(re an overview of the "contentions" about where Christ is) "... I can see on all sides at the length to a general agreement concerning that which alone is material, namely the real participation of Christ and of life in his body and blood by means of this sacrament" [ LXVII (2)]

"I wish that men would more give themselves to meditate with silence what we have by the sacrament, and less to dispute of the manner how?" [ LXVII (3)]

"The bread and the cup are his body and blood because they are causes instrumental upon the receipt whereof the participation of his body and blood ensueth." [ LXVII (5)]

"The real presence of Christ's most blessed body and blood is not therefore to be sought for in the sacrament, but in the worthy receiver of the sacrament." [ LXVII (6)]

This last point, incidentally, very much drives forward one of our own (ACANZP) key statements in our most frequently used eucharistic prayer (NZPB, 423):

"Send your Holy Spirit that these gifts of bread and wine which we receive may be to us the body and blood of Christ ..." (my bold).

Also (NZPB, 467):

"By your Holy Spirit this bread and wine will be for us the body and blood of Christ" (my bold).

Now, I have previously, in line with others, thought of Hooker as promoting a "receptionist" view of the eucharist: the bread and the wine of eucharist become the body and blood of Christ when received by us. And, above, we do find the word "receipt" and "receiver" used (the citations from LXVII (5) and (6) respectively). 

But, I wonder if a better description of Hooker's approach would be "participationist" (LXVII (2) and (5) above respectively)?

That is, through the sacrament of communion, we who believe in Jesus and receive the sacrament, participate in the life of Christ, in the body and blood of Christ, the emphasis falling not on what we receive (i.e. ingest and digest material food and drink) but on the connection that food and drink make with the life of Christ. It is that life, the real life of Christ, which nurtures our life in Christ.

Does this make 1 Corinthians 10:16 the most important New Testament verse for our understanding of the sacrament of the eucharist? (NRSV=REB=NJB: "sharing"; NIV "participation".)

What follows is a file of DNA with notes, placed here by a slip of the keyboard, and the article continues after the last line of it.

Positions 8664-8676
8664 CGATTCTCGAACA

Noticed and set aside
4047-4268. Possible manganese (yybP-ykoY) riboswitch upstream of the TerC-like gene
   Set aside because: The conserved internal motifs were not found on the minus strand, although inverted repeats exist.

Monday, June 6, 2022

The church of God will live, but its shape may be interesting!

Let's keep thinking about the future of the church (at least Down Under) - a future which may or may not have a strong inclusion of things Anglican. This week I'll offer a few thoughts on some of the many insightful if not challenging comments made to last week's post which focused on Anglicanism itself. With a couple of other comments from further afield noted at the end.

(1) There must be converts to Christ in the future of the church. This is a point underlined in the comment below (and by the comment further below, at 3), which also raises the question of what we might do differently. 

(My point) whatever we do today as church is different to what was happening in Cranmer's day. And that was different to what was happening in (say) Lydia's church in Philippi. What could or should tomorrow look like? 

Back to the need for converts:

BW - May 31, 2022 at 4:45 AM: "A math point: when individual conversion has a network effect, it grows at a steadily increasing rate (eg the Roman Empire). Those accustomed to relying on weddings and baptisms as a church growth strategy miss the importance of the network effect and can inadvertently tolerate or foster an ethos hostile to it.

When church shrink comes up, as it has off and on for thirty years, some hear this as a source problem ("we need a new gospel") and others as a distribution problem ("we need to try new ways of reaching people"). Those who want to fix the former are ignored by those who want to fix the latter, and vice versa. Those who want to fix both are ignored by everybody. Can we do better?

Clayton Christenson's Innovator's Dilemma was discovered in business, but may have some application here: to do what can thrive in the future, an organization must often pivot away from offerings that are still popular today toward others only beginning to build a following. Few Americans buy electric cars, but that is so clearly the wave of the future that automakers here up yonder no longer have engineers to design and test any new internal combustion engines. Like most organizations, churches seem unable to bear the strain of that sort of decision. Look, for example, at how hard it is for dioceses to close parishes." 

(2) Are we going to win converts to a narrow form of Christianity (or a series of narrow forms of Christianities)? Yes, Jesus spoke about the narrow gate but he did unleash on the world a movement which came up with four versions of the gospel reports of Jesus, as well as Paul's take, James' take, the Epistle to the Hebrews, and the Book of Revelation. Can we affirm the following comment as we engage with the question of evangelism in the 21st century?